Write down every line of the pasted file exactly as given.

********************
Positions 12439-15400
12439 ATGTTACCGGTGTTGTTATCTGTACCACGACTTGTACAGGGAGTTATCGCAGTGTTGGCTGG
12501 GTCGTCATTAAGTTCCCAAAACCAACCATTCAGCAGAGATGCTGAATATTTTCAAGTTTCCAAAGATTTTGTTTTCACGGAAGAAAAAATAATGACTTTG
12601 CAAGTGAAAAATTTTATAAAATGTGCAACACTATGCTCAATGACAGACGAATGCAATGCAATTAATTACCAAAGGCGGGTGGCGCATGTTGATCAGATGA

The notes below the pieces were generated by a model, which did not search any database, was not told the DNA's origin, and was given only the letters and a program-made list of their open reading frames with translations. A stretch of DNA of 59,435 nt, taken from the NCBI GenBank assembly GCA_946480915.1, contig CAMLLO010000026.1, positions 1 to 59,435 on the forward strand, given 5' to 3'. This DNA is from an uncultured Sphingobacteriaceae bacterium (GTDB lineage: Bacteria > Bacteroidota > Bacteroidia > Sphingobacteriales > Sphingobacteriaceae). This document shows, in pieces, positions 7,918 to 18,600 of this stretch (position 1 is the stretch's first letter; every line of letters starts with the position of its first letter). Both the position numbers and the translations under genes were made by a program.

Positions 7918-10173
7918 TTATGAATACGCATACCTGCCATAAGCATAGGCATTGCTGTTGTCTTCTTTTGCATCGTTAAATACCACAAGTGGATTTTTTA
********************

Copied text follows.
Positions 12439-15400
12439 ATGTTACCGGTGTTGTTATCTGTACCACGACTTGTACAGGGAGTTATCGCAGTGTTGGCTGG
12501 GTCGTCATTAAGTTCCCAAAACCAACCATTCAGCAGAGATGCTGAATATTTTCAAGTTTCCAAAGATTTTGTTTTCACGGAAGAAAAAATAATGACTTTG
12601 CAAGTGAAAAATTTTATAAAATGTGCAACACTATGCTCAATGACAGACGAATGCAATGCAATTAATTACCAAAGGCGGGTGGCGCATGTTGATCAGATGA

The notes below the pieces were generated by a model, which did not search any database, was not told the DNA's origin, and was given only the letters and a program-made list of their open reading frames with translations. A stretch of DNA of 59,435 nt, taken from the NCBI GenBank assembly GCA_946480915.1, contig CAMLLO010000026.1, positions 1 to 59,435 on the forward strand, given 5' to 3'. This DNA is from an uncultured Sphingobacteriaceae bacterium (GTDB lineage: Bacteria > Bacteroidota > Bacteroidia > Sphingobacteriales > Sphingobacteriaceae). This document shows, in pieces, positions 7,918 to 18,600 of this stretch (position 1 is the stretch's first letter; every line of letters starts with the position of its first letter). Both the position numbers and the translations under genes were made by a program.

Positions 7918-10173
7918 TTATGAATACGCATACCTGCCATAAGCATAGGCATTGCTGTTGTCTTCTTTTGCATCGTTAAATACCACAAGTGGATTTTTTA